When a child has trouble finishing something, gets distracted from a task, can’t sit still or acts without thinking, parents and teachers often correctly perceive it as part of being a kid. But when a child does some or all of these things often, and it causes problems at home or in school, it may be an indication of something else.
The term attention–deficit hyperactivity disorder actually encompasses three variations of the disorder:
- Poor attention span (inattention and distractibility)
Hyperactivity: Hyperactive children spend a lot of time running around, climbing and struggling to remain seated. Hyperactivity is excessive body movement, more than most children display. Hyperactive children may talk nonstop, repeatedly interrupt people, and fidget and squirm much more than most kids their age. Waiting – whether it’s to take turns or ride on a roller coaster – can be almost impossible for hyperactive children.
Poor attention span (inattention and distractibility): Kids with major attention problems find it difficult to focus on daily tasks and responsibilities. They may find it difficult to complete schoolwork or household chores. They also need reminders to complete basic tasks such as handing in homework, brushing their teeth and getting dressed. If a task involves concentration, such as a long multiple–choice quiz, they’ll often rush through it. Some parents have to break down each step in a process and repeat each part several times as their child completes each step. For example, a parent might instruct their child: “Empty the wastebaskets into a trash bag, and then take the trash bag outside and put the trash bag in the trash can.” Don’t be confused by the fact that children with ADHD can focus, for extended periods, when they find the task to be exciting or rewarding. The excitement of a fun activity, such as video game, overrides the attention problem, helping the child focus. Even children with severe ADHD can focus in these circumstances.
Lack of control (impulsivity): Interruptions, trouble waiting to take a turn, and answering questions before they're finished are all signs of impulsivity. Such behavior may sound like hyperactivity, but there is one major difference: Hyperactivity pertains exclusively to physical movement, while impulsivity implies broader symptoms of impatience. It’s as if the world doesn’t move quickly enough for the impulsive child; everything has to be now, now, now.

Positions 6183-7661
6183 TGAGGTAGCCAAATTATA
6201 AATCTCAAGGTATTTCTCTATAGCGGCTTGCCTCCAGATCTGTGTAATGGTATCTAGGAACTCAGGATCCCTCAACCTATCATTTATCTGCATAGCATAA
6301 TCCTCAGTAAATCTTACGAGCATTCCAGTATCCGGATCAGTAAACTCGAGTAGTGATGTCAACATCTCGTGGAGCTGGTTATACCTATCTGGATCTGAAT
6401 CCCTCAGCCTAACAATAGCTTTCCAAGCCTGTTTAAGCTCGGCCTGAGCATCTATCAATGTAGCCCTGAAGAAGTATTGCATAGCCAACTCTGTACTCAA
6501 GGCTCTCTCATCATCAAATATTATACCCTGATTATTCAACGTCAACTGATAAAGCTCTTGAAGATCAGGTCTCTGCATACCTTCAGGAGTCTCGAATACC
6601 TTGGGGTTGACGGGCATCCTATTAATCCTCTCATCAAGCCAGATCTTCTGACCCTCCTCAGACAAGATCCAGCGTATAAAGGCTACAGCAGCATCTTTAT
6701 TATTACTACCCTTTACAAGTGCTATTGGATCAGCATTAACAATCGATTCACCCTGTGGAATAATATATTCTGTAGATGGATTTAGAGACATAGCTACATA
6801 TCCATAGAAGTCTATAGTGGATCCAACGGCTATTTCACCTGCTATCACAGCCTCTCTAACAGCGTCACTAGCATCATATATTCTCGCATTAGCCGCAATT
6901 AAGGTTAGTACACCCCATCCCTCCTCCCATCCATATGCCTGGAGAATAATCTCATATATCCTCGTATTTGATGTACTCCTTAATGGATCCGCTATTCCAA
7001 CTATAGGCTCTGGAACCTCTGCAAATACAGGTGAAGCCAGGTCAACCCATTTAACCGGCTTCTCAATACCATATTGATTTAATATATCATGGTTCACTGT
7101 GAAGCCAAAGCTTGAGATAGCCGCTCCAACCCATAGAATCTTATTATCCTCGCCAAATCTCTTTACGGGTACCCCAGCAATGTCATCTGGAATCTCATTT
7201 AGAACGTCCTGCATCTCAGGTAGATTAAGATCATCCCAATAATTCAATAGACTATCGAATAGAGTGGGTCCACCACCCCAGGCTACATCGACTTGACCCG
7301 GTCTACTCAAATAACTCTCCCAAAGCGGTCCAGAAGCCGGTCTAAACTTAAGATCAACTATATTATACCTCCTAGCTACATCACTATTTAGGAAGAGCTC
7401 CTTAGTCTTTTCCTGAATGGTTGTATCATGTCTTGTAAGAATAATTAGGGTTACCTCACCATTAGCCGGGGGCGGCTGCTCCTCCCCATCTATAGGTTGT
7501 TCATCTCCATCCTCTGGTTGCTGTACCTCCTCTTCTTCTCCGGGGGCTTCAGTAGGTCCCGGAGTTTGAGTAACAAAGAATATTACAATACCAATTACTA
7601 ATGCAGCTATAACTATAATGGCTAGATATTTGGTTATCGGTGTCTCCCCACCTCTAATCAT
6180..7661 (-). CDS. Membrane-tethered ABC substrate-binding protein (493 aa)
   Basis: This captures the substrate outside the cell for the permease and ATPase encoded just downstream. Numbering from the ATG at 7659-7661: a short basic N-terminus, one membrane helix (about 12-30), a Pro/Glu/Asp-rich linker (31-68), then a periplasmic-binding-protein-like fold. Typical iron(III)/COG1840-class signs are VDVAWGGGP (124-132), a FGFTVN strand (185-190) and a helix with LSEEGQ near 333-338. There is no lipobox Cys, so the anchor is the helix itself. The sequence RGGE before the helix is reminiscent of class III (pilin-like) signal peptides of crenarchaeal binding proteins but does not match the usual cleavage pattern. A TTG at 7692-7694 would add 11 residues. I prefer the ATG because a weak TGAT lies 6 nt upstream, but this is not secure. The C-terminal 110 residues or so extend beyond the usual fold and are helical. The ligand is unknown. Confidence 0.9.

Many children have limited attention spans and self–control, and some parents and professionals question whether ADHD is real. But a growing body of research offers evidence that ADHD is a true disorder. Possible causes include genetics, premature birth, low birth weight, smoking or alcohol abuse during pregnancy, prenatal infections, lead exposure and a resistance to thyroid hormone.
How is it diagnosed?
If ADHD is suspected, the diagnosis should be made by a professional with training in ADHD. This includes child psychiatrists, psychologists, developmental/behavioral pediatricians, behavioral neurologists, and clinical social workers. After ruling out other possible reasons for the child’s behavior, the specialist checks the child’s school and medical records and talks to teachers and parents who have filled out a behavior rating scale for the child. A diagnosis is made only after all this information has been considered.
Effective treatments for ADHD are available, and include behavioral therapy and medications. Some treatments for ADHD are medication–based; others involve skill–building and behavior modification. Children don’t grow out of ADHD, evidence suggests, but kids can learn to cope with it and reduce its disruptiveness.
Tips to Help Kids Stay Organized and Follow Directions
Schedule. Keep the same routine every day, from wake-up time to bedtime. Include time for homework, outdoor play, and indoor activities. Keep the schedule on the refrigerator or on a bulletin board in the kitchen. Write changes on the schedule as far in advance as possible.
Organize everyday items. Have a place for everything, and keep everything in its place. This includes clothing, backpacks, and toys.
Use homework and notebook organizers. Use organizers for school material and supplies. Stress to your child the importance of writing down assignments and bringing home the necessary books.
Be clear and consistent. Children with ADHD need consistent rules they can understand and follow.
Give praise or rewards when rules are followed. Children with ADHD often receive and expect criticism. Look for good behavior, and praise it.
Your program is here to help you along the journey of life. No situation is too big or too small. When you and your household members need assistance, reach out anytime and we will help get you on the right path to meet your needs.
Print this article
Option 1: With your mouse, right click and select “Print.”
Option 2: With your keyboard, first press and hold down the “Ctrl” key or "Command" key, then press and hold down the “P” key.